For nearly a month, 11-year-old Yaman Ezzedine has been suffering from horrible pain caused by meningitis that his doctors in Madaya, Syria, lack the equipment and medicine to treat.
Madaya is under siege by the Syrian government, so Yaman’s family in Syria and the United States have pleaded for help from aid organizations and lawmakers so he could leave the town to get treatment elsewhere.
On Friday, their prayers were finally answered as the Syrian Arab Red Crescent evacuated Yaman and 12 other children out of the besieged town and took them to Damascus for needed medical attention, Yaman’s doctor said.
The news came less than 24 hours after The WorldPost first reported on Yaman’s condition.
The Syrian Arab Red Crescent said in a tweet that it was evacuating a total of “36 humanitarian cases” from Madaya and two government-held towns, Kafraya and Fuaa, in northwestern province of Idlib.
A local Syrian doctor, Mohamed Darwich, who had diagnosed Yaman, told The WorldPost that Yaman was among those evacuated to Damascus to receive treatment, along with children suffering from malnutrition and two babies with blood poisoning, according to AFP.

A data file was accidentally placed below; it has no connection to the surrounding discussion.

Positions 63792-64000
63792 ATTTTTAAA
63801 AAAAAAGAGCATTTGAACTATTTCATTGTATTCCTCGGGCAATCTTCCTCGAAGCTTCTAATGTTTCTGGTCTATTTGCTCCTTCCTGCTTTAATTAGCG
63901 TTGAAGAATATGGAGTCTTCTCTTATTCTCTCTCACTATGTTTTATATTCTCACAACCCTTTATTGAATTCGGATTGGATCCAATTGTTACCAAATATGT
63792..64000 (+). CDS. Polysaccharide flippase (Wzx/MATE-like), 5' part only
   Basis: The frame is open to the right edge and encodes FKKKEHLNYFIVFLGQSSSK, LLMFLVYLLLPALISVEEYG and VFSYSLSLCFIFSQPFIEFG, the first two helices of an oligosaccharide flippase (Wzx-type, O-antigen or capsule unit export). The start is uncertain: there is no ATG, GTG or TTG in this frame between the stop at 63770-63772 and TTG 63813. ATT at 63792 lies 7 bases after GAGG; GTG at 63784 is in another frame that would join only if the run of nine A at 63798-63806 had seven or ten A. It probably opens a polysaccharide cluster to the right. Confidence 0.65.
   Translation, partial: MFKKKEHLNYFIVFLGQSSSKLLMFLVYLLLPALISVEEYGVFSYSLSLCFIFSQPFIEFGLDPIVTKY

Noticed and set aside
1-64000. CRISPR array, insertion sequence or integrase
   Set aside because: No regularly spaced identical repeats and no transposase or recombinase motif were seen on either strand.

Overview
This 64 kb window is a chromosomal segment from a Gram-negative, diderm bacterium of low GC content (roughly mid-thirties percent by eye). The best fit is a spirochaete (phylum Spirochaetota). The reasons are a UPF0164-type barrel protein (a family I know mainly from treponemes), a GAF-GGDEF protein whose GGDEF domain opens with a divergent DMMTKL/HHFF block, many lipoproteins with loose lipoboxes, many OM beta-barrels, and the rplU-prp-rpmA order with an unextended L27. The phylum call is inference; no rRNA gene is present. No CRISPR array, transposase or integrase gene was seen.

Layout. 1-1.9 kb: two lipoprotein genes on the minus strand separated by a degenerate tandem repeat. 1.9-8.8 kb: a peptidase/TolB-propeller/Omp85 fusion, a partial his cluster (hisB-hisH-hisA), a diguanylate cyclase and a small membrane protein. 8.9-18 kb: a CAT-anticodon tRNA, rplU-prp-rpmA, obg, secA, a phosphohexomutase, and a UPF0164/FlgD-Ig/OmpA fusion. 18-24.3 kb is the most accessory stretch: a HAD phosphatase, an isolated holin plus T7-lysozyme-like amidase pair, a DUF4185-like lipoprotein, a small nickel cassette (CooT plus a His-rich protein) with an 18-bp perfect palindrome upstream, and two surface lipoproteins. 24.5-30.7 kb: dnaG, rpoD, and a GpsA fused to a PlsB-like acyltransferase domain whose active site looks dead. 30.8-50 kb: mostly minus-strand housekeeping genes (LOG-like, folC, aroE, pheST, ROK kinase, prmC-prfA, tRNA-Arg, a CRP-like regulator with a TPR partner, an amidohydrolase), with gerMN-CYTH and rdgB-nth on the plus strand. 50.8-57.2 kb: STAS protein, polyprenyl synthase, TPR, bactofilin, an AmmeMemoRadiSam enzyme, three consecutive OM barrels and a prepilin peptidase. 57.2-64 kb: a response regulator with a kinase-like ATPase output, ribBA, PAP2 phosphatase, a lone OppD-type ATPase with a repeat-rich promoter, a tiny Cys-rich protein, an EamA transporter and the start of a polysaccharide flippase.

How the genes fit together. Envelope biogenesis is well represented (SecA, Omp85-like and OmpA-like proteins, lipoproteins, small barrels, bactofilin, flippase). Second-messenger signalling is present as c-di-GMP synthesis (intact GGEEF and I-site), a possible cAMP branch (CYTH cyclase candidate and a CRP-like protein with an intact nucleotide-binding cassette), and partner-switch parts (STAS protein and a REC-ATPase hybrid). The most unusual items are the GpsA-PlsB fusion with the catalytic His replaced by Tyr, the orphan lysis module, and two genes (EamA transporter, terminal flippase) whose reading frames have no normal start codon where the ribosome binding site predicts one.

Yaman’s uncle, Yousif Jabir, who lives in Allentown, Pennsylvania, has been appealing to local organizations for help. He said he was overcome with emotion at the news. “I am not able to express what I want to say from my heart and how much gratitude I have,” Jabir said.
Yaman’s mother, Khawala Jabir, said Friday from Madaya that she only wished she could go with her son to Damascus. “But I am very thankful,” she said.
For Khawala Jabir and others in Madaya, a rural town on the outskirts of Damascus, starvation and a severe lack of medical and humanitarian aid are a part of daily life.
An estimated 40,000 residents have been affected by food and medicine shortages in the town. The starvation and blockades persists despite multiple U.N. Security Council resolutions aimed at ensuring the delivery of aid to those in need, regardless of who controls the territory.
There are 4.5 million people who live in regions of Syria that are hard to reach for aid groups, 400,000 of whom live in besieged areas, according to the United Nations.